Valve related congenital heart defects (CHD) are a major cause of preterm and infant death. Despite considerable research progress uncovering important genetic regulators of cardiac morphogenesis, translation to clinical benefit has been hampered by a lack of understanding of how these pathways coordinate to drive valve formation and remodeling. The embryonic valves are exposed to an increasingly demanding mechanical environment as they grow and mature, but the functional consequences of these forces are far less understood. Valvulogenesis can alternatively be considered an engineering process rather than a purely genetic program. Uncovering these new governing relationships is therefore essential but has been challenging because of the lack of analytical tools and experimental approaches that can isolate and quantify mechanical effects in live embryonic valves. First, we have developed unique biomechanical testing devices that can quantify embryonic cushion and valve biomechanics. Second, we have created a novel speckle tracking algorithm in conjunction with high frequency ultrasound that can non-invasively quantify dynamic tissue strains within the embryonic valves. Third, we developed a unique finite element simulation strategy that iterates with in vivo measurements to map local biomechanical parameters in anatomically precise geometries. Fourth, we have created the first experimental strategy to create locally isolated intracardiac defects in live avian embryos non-invasively through femtosecond laser photoablation (FLP). Using these enabling technologies, our objective for this proposal is to identify and characterize mechano-genetic relationships that guide the formation of the embryonic valves. Our overall hypothesis is that mechanical signaling orchestrates the sculpting and strengthening of the embryonic valves through simultaneous regulation of multiple valvulogenic signaling pathways. We will first quantify the changing in vivo mechanical environments surrounding the valves and their biomechanical adaptation (Aim 1). We will next determine how the network of known molecular regulators of valvulogenesis is modulated by mechanical stimulation in vitro (Aim 2). Then we test the mechano-genetic mechanisms suggested by the previous experiments in vivo using locally controlled photoablations to avian embryonic valves (Aim 3). This proposal will generate significant quantitative detail of the in vivo biomechanical environment during embryonic valvulogenesis and how this regulates local gene expression to promote valve formation and maturation. This novel information will complement existing datasets from genetic manipulation studies and guide new interpretations of these results. A better understanding of the mechanobiological relationships guiding valve formation and remodeling significantly broadens the array of mechanisms to explain the pathogenesis of CHD and tools to enable new clinical strategies to prevent or repair CHD.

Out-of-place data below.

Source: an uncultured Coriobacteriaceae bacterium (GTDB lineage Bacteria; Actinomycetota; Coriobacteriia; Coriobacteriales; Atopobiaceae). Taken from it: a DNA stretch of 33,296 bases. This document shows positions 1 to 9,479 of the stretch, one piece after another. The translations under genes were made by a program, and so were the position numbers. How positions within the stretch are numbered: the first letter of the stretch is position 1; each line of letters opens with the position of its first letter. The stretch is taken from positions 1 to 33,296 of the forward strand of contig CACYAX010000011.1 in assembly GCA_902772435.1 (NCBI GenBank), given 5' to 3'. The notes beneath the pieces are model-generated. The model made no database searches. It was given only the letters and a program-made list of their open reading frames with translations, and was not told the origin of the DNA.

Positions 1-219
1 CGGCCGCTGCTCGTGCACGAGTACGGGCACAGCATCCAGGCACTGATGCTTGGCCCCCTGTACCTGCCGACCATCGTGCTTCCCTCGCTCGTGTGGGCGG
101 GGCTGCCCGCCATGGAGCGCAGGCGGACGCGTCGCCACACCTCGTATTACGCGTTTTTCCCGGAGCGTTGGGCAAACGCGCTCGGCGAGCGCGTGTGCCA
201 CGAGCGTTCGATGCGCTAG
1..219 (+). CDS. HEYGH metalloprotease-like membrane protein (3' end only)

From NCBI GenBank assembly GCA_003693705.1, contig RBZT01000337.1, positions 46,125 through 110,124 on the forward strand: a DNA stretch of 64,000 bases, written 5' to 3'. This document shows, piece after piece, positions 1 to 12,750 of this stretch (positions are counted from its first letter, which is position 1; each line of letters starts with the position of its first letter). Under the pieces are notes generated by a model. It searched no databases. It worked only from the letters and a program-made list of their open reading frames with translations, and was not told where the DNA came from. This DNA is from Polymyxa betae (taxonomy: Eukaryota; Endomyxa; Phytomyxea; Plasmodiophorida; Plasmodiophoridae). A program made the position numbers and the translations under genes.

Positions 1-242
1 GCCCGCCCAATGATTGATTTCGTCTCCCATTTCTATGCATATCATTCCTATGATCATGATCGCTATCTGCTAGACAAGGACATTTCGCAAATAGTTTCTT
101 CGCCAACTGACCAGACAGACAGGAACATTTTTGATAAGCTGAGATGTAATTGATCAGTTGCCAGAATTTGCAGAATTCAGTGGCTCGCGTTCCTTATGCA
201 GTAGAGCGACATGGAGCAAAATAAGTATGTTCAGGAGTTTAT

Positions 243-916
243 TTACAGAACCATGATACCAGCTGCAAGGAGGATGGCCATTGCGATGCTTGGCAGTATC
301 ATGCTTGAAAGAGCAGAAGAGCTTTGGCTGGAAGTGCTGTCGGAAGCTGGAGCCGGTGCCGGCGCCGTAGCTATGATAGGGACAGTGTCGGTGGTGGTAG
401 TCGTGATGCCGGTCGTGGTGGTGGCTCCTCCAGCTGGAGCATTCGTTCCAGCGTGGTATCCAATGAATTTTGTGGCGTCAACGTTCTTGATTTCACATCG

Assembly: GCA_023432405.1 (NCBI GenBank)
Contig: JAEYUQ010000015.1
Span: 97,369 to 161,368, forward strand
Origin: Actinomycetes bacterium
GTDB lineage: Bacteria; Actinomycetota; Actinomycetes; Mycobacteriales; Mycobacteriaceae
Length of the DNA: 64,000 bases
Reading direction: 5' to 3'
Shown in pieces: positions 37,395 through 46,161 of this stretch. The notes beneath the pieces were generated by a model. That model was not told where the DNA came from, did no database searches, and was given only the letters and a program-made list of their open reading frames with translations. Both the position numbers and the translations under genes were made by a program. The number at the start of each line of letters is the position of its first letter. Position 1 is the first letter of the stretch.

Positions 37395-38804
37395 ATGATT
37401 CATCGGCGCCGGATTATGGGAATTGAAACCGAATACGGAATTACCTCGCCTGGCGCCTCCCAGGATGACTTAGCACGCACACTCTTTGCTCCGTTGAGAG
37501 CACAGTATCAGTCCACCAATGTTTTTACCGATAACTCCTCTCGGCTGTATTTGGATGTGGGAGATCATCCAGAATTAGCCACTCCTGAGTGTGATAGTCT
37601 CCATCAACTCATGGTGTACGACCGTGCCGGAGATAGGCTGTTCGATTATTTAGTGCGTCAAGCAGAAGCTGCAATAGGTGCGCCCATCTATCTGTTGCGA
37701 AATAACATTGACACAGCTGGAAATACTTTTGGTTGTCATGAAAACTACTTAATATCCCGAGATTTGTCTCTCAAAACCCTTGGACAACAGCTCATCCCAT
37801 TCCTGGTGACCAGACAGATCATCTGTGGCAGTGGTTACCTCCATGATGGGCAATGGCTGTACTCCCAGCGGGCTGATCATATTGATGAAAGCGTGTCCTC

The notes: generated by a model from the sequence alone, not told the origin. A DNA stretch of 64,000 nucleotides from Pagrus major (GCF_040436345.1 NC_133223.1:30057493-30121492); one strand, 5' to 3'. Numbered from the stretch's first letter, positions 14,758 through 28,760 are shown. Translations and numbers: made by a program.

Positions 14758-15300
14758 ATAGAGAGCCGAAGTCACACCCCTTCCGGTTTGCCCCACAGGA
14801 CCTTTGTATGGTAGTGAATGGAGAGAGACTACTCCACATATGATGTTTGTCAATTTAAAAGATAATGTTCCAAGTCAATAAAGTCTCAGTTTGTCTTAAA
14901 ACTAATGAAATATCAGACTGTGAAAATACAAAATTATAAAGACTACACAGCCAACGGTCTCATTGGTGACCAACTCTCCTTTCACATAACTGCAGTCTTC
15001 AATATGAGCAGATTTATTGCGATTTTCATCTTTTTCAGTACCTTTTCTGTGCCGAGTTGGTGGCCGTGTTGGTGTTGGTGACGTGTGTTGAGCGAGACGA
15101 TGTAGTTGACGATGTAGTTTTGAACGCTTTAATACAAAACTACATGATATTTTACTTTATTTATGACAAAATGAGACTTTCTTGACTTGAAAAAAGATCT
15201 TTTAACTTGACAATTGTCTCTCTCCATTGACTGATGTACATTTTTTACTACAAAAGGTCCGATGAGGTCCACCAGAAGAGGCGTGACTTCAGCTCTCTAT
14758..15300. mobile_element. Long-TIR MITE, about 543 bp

This proposal will implement new technologies to quantify the biomechanical environment surrounding developing embryonic heart valves. We will then determine how specific mechanical forces simultaneously regulate multiple genes to control heart valve formation and remodeling. By confirming these relationships in vivo, we will uncover a natural heart valve engineering paradigm that can inform new regenerative strategies for heart valve disease.
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